And in the last bit, some people, knowing that signings aren't totally awesome unless your last name is something like Rowling, have asked how they should act when they see a writer at a book signing. What's the etiquette?
If I hadn't been on the other side of the fence, I wouldn't have the answer. But alas, I have been there. Many times.
And some days, I wish I had a sign with tips for people to read as they pass.
So today, a list of DOs and DON'Ts for the reader who happens upon a book signing:
1) DO Make Eye Contact and Smile.
In other words, don't panic, pretending the writer doesn't exist, then veer the other direction as if we have leprosy. Yes, we know you're avoiding us. And no, a simple acknowledgment of our existence doesn't obligate you to buy our book. A simple "hello" can go a long way in making the writer feel at least human instead of shunned.
2) If Something Is Offered Free, DO TAKE IT.
Any published writer has likely already been through a lot of rejection, but that rejection gets compounded at a signing, when 99% of people walking by don't buy your book (and some 85% pretend you have leprosy).
Ergo, if the writer offers a bookmark, a card with their book cover, a flier, or WHATEVER, graciously take it, say thanks, and walk on. By doing so, you are not obligated to buy the book. But having a free bookmark or a (ahem) free recipe card rejected can get rather demoralizing after the 186th time that day.
Many writers bring along candy or chocolate. Feel free to take a piece WHILE acknowledging the writer's existence in the process. (Don't take the candy and pretend no one is at the table.) A friendly exchange like that is actually a nice thing, even if you don't buy a book.
3) DO Feel Free to Talk to the Writer.
This does not in any way obligate you to buy anything. After constant rejection, it's nice to get even a simple comment like, "You wrote that book? Cool." Sometimes chitchat evolves into family stuff or interests. It helps pass the time, and really, at least in my case, I do enjoy getting to know people for a few minutes. Even if they don't buy a book.
A corollary for writers: Unless a person actually shows interest in your book, don't give them a three-minute spiel on it. That makes everyone uncomfortable, and you'll feel even more rejected when they don't buy it. Have ONE or TWO short sentences to use when people approach, and if they want to know more, they'll tell you. If they don't ask for more, DON'T keep pitching your book; find something else to talk about.
4) After making eye contact and/or smiling/saying hello, DO NOT keep glancing over if you aren't interested. Writers expect people to keep walking, since that's what happens most times. (And that is fine.)
BUT if someone keeps glancing your way, that's telegraphing a message that they might be interested. Writers have to read body language like crazy at book signings; it's all we've got.
If you keep looking over at us or our book display, you're asking to be talked to. If you accidentally find yourself doing a double and then a triple take and (ACK!) the writer SPEAKS, then just be polite. Smile and say something pleasant (even, "Good luck with your book"). Then feel free to keep walking. Just don't revert to the shunning and contagious disease thing.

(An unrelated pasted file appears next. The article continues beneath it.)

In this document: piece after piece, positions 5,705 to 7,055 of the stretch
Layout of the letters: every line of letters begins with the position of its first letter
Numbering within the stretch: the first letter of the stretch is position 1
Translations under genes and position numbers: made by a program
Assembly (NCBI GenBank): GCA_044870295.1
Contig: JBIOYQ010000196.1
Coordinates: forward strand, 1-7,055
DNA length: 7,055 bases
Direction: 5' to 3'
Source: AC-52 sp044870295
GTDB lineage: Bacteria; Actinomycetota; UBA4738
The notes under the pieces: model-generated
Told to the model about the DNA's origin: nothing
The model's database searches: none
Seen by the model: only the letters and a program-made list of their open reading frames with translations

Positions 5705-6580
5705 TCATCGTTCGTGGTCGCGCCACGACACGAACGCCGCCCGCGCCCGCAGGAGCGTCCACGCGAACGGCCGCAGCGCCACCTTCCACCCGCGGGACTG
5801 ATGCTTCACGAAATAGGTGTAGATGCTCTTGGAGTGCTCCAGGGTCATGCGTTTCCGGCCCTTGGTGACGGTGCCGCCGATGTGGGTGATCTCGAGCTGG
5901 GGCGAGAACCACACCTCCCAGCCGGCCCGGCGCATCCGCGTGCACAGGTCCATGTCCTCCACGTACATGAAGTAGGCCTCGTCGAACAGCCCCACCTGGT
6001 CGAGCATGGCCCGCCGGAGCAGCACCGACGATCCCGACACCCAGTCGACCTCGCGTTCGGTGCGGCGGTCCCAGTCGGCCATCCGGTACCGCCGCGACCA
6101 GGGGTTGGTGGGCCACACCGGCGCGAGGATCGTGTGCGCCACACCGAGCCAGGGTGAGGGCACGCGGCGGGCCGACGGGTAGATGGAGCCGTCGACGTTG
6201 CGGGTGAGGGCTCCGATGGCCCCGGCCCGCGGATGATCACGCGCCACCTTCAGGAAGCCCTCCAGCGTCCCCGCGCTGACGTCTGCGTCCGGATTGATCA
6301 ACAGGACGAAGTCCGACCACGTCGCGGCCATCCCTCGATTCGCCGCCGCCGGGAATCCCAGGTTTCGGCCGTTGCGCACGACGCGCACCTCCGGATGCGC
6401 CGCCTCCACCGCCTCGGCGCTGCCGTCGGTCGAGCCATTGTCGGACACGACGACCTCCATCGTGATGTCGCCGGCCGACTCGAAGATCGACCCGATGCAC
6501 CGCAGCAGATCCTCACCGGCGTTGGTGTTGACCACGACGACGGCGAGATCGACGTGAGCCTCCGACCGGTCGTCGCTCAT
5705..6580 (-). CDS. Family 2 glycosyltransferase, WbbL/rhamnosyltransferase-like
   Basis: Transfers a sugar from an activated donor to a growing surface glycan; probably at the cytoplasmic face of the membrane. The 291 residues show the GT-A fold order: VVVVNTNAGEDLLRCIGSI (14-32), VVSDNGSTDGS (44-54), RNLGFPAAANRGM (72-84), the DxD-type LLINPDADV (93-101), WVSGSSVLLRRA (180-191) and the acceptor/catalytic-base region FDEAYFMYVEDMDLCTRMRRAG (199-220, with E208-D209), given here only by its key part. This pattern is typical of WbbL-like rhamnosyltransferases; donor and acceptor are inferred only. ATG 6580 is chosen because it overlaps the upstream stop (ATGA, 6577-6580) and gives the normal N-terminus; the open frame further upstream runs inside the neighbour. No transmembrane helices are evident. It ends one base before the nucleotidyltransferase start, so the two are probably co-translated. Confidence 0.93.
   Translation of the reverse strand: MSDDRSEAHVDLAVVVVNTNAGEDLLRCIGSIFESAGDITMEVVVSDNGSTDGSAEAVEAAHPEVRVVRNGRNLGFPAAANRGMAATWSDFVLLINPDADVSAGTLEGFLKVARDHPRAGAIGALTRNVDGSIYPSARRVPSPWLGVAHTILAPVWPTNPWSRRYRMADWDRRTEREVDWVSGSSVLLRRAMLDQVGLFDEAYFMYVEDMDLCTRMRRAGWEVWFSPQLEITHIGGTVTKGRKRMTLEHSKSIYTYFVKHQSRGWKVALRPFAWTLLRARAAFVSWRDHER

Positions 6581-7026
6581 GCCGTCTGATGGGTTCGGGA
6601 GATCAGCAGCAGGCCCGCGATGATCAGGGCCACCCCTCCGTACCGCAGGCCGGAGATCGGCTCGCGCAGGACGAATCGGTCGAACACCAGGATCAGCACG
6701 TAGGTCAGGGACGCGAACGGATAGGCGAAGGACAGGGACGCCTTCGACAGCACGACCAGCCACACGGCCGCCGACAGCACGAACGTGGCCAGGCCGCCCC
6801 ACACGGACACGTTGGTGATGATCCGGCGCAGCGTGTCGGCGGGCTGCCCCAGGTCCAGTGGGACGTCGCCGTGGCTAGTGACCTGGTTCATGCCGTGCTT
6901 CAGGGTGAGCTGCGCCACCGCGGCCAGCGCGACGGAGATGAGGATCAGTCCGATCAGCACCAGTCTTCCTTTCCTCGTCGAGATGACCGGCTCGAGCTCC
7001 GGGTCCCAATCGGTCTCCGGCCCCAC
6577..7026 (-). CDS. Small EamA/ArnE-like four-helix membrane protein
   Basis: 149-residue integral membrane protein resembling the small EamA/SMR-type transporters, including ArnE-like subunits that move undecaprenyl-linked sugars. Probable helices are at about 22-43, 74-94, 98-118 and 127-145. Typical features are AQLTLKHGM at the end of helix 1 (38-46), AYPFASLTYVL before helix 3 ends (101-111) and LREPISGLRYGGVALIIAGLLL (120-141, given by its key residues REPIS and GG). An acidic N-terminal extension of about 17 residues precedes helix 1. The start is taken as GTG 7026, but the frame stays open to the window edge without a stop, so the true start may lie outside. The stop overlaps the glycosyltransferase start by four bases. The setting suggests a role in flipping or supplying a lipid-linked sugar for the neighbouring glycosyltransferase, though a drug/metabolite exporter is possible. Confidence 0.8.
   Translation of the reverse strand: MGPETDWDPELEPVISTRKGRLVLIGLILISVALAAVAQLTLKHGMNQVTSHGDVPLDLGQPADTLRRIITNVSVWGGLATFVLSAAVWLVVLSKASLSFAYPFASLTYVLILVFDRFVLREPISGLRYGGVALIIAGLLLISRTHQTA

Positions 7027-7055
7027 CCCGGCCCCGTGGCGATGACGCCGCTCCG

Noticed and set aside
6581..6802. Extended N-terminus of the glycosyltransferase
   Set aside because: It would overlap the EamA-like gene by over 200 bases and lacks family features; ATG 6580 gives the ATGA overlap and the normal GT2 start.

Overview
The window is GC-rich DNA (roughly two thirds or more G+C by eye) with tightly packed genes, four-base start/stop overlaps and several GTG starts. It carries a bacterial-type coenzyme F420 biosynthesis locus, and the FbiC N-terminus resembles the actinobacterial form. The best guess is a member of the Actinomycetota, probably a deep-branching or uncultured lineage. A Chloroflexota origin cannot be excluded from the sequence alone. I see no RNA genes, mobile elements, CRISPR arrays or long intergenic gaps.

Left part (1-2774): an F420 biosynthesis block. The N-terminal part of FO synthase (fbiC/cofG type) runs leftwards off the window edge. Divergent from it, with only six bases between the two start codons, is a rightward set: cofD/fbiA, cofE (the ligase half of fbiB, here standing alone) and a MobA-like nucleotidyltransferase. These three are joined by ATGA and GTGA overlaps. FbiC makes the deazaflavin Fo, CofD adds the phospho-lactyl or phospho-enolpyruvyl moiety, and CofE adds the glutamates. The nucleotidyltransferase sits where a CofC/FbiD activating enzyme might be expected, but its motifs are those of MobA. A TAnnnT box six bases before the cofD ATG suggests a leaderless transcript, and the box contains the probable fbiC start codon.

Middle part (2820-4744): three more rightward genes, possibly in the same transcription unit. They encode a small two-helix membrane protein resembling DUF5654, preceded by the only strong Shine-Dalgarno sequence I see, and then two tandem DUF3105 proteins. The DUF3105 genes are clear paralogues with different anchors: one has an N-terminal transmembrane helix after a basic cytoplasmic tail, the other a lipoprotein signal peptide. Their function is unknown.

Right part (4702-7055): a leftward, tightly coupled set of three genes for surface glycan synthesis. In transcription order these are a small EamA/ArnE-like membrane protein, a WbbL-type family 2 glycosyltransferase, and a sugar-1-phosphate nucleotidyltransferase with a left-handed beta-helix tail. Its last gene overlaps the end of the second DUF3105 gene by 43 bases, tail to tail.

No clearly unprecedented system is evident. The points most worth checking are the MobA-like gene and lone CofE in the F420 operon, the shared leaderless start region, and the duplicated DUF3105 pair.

5) If you DO want to buy a book, great! You're welcome to talk to us longer (you're our new best friend). As the writer signs the book, tell them if you'd like the book made out to a specific person, and if so, SPELL the name even if it's "Beth." It's amazing how many ways there are to spell the simplest of names, so if there's the slightest chance the writer could get the name spelled wrong, clarify it.
6) If you have no plans to make a purchase, DON'T talk for ten minutes. Seriously, that just messes with our heads. We are ON for hours at a time, keeping adrenaline moving so we can be peppy and fun and approachable. It's exhausting. If someone stops and chats, it's really nice. To a point.
But here's the thing: after ten minutes, I'm bound to get my hopes up that this person will actually buy a book. When they walk away, it's depressing.
I know this can be confusing with #3 above, but it comes down to there being a sweet spot for how long to talk.
You're safe chatting for a minute or two before you end up in commitment waters. But if you've heard several anecdotes about the book, you know what research the writer did, you've heard the backliner, and the writer knows where you live and how many kids you have, your favorite TV shows, and that you're currently potty training Joey, chances are you've been talking too long.
Caveat: These are my rules when dealing with a perfect stranger at a book signing. If you're already my friend, everything changes. For starters, I'll probably want to talk for 20 minutes. For another, you're probably THERE to buy my book.
That's my basic guide for handling book signings as a reader. Questions? Throw 'em into the comments.
Writers: Anything you'd add?